Tow Truck Drivers Come To Rescue Stranded Drivers Around The City


The latest round of snow and ice proved difficult for drivers on the freeway system.

Dozens of accidents and spinouts were reported. Some drivers abandoned their vehicles all together waiting for a tow.

Jim Shriner of Broad and James Towing says the phones in their dispatch center have been ringing off the hook.

"We can't keep up," he said of the demand for help.

Natasha Graggs couldn't even make it out of her east side driveway this morning.

"It just wasn't coming out there was no way it was coming out we laid cat litter and dug to no avail," she said.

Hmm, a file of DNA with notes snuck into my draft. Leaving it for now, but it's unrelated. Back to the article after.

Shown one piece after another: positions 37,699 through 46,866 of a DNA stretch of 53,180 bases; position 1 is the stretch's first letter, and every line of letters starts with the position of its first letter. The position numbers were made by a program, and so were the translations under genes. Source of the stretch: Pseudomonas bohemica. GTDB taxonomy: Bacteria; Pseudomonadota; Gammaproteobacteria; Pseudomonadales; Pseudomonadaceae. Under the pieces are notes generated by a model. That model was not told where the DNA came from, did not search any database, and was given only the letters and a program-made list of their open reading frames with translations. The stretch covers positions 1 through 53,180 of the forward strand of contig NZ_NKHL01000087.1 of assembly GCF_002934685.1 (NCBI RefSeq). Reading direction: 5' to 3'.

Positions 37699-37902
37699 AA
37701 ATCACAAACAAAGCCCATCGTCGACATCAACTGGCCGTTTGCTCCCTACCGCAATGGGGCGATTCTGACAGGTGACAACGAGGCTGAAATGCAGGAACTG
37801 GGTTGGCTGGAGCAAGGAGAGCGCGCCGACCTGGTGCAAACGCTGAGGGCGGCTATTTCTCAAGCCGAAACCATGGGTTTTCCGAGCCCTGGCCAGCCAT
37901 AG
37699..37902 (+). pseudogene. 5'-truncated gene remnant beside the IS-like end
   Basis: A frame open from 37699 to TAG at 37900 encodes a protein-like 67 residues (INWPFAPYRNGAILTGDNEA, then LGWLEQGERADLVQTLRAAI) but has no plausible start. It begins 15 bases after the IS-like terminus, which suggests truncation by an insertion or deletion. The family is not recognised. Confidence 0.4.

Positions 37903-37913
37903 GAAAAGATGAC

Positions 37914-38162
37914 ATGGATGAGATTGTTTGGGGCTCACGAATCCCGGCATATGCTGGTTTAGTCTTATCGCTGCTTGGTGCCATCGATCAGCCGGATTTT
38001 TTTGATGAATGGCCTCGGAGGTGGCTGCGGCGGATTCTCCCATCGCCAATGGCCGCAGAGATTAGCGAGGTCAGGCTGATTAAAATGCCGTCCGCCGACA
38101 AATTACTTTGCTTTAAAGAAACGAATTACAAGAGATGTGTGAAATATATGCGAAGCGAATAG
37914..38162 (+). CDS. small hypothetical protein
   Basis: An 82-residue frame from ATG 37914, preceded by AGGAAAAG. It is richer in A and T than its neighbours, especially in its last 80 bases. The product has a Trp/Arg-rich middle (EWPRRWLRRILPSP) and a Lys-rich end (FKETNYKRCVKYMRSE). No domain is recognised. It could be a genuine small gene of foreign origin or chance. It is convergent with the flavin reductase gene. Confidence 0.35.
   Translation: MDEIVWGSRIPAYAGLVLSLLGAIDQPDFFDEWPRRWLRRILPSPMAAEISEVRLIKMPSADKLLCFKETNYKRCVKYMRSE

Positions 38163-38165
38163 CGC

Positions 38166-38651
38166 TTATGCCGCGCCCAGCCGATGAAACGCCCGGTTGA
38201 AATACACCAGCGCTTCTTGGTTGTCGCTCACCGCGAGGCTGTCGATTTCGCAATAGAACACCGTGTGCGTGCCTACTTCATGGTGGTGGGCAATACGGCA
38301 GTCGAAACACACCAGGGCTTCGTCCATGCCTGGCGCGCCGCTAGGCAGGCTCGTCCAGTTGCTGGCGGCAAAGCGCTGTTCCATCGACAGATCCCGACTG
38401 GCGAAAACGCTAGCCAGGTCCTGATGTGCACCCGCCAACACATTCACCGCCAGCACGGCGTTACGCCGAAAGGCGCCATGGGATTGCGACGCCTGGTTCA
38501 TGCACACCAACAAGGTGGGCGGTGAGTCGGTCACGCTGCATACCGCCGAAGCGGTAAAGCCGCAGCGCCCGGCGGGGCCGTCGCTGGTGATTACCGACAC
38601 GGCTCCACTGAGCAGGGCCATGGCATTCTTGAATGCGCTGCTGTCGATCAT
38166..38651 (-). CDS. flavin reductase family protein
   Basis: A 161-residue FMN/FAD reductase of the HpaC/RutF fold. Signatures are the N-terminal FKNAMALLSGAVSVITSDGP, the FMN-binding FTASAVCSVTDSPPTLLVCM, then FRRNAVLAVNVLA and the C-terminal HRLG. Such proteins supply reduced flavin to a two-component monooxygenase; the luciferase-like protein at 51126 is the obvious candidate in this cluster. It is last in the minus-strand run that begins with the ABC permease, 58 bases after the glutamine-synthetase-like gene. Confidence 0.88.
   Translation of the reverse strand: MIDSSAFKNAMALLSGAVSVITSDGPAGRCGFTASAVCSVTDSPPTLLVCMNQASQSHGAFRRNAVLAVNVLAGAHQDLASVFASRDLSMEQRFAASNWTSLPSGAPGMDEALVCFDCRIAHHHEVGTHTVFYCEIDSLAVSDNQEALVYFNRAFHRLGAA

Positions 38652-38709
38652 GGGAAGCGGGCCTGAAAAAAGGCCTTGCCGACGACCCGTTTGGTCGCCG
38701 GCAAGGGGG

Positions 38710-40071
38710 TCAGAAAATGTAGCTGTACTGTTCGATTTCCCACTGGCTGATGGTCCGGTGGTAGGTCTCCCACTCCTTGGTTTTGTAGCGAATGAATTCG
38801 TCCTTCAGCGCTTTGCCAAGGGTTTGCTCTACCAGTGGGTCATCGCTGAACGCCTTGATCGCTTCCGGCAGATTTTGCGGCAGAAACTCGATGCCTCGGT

Graggs waited about two hours for a tow. Conditions were so bad on her street, even Shriner had trouble backing in his tow truck.

He eventually got it out, and Graggs was able to leave for work. 10TV ran across one driver who came clear off the road at the I-71/270 interchange. He called for help and his friend brought a shovel.

"We were going to get him out one way or another right now we couldn't do it we needed a tow truck, a little too much into the ditch," said Lanford Stephens.

Shriner says this was a difficult tow, but he was determined to get this driver on his way.

Shriner says if you do become stranded, especially on the freeway, do not wait in your car, call a friend and arrange to meet the towing company at a specific time.